Wolf: Children from poor neighborhoods are less likely to be ready for school

August 17, 2017

As the income gap in America continues to grow, more families are living in neighborhoods with high concentrations of poverty. Children growing up in those neighborhoods are less likely to be academically ready to start kindergarten, Penn GSE’s Sharon Wolf recently told Education Week.

Sharon Wolf, Penn GSE
Dr. Sharon Wolf
Children in these poor neighborhoods are more likely to be academically behind even if their family is not poor, according to a new study by Wolf published this summer in Children and Youth Services Review.

“These results are worrying because we found that these children who live in poor neighborhoods regardless of their family's poverty status start school almost a year behind in terms of academic skills compared to children in low-poverty neighborhoods,” Wolf told Education Week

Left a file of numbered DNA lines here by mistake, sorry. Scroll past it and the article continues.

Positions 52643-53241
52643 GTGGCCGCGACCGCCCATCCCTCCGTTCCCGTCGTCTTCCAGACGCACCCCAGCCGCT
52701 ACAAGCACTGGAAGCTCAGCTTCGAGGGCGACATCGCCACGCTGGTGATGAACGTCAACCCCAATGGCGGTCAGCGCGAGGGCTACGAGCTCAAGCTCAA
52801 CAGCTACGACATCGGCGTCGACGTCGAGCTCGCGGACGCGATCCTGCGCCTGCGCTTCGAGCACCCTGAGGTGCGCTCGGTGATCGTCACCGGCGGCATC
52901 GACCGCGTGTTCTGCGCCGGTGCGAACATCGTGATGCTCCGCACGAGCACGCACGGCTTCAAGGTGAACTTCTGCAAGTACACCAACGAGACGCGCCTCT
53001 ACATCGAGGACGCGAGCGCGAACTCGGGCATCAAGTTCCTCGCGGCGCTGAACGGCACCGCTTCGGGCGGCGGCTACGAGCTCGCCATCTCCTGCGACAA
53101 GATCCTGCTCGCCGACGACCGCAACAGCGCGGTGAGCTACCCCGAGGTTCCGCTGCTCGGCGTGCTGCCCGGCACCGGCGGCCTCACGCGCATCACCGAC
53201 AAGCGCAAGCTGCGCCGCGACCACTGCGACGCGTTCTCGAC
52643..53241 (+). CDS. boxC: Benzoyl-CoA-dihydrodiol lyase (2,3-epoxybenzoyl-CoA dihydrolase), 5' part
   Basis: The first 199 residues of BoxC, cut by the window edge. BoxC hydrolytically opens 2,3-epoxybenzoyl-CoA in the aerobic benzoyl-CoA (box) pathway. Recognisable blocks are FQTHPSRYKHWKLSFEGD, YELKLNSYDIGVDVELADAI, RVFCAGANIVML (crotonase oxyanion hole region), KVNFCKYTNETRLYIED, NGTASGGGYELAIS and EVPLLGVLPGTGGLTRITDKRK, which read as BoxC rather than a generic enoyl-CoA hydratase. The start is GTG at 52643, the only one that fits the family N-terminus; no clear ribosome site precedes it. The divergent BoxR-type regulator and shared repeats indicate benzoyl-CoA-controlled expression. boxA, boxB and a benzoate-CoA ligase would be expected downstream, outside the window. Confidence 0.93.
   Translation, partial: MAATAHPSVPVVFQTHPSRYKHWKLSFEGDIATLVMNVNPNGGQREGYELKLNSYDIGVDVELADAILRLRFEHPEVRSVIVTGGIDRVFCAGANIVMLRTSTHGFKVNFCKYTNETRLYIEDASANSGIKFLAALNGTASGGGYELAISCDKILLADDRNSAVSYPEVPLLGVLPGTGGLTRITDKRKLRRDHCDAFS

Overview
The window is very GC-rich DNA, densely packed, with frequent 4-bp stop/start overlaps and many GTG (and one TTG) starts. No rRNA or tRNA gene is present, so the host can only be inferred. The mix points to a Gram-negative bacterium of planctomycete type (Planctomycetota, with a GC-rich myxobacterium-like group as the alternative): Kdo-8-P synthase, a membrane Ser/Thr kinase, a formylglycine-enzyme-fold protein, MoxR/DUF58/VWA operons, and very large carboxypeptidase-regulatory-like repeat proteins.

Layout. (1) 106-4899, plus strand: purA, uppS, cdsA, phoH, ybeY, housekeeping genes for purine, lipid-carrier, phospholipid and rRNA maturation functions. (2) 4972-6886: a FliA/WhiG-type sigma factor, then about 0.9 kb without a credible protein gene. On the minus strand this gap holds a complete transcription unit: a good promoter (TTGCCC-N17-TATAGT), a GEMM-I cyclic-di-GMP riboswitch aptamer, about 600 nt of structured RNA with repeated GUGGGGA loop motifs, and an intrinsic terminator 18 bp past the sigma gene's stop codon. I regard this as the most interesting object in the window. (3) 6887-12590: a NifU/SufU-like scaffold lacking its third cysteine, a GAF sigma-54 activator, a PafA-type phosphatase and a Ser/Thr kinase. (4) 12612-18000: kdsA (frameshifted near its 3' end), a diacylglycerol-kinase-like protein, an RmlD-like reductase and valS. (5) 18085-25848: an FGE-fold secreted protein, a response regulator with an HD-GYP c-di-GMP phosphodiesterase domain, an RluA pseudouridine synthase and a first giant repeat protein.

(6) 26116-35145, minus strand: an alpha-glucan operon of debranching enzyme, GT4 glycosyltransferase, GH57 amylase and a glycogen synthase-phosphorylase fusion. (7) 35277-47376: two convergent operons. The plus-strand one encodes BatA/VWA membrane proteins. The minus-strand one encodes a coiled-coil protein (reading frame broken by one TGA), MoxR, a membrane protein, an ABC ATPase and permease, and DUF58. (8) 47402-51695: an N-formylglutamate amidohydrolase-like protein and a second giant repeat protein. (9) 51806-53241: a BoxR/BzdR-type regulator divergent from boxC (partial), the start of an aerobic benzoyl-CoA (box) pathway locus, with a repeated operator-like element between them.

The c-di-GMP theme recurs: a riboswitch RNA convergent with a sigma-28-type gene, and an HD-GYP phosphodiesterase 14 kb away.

Wolf suggests that policies supporting poor families should also consider neighborhood disadvantage because “it's pretty clear that neighborhood disadvantage does create burden on families beyond their own individual circumstances.”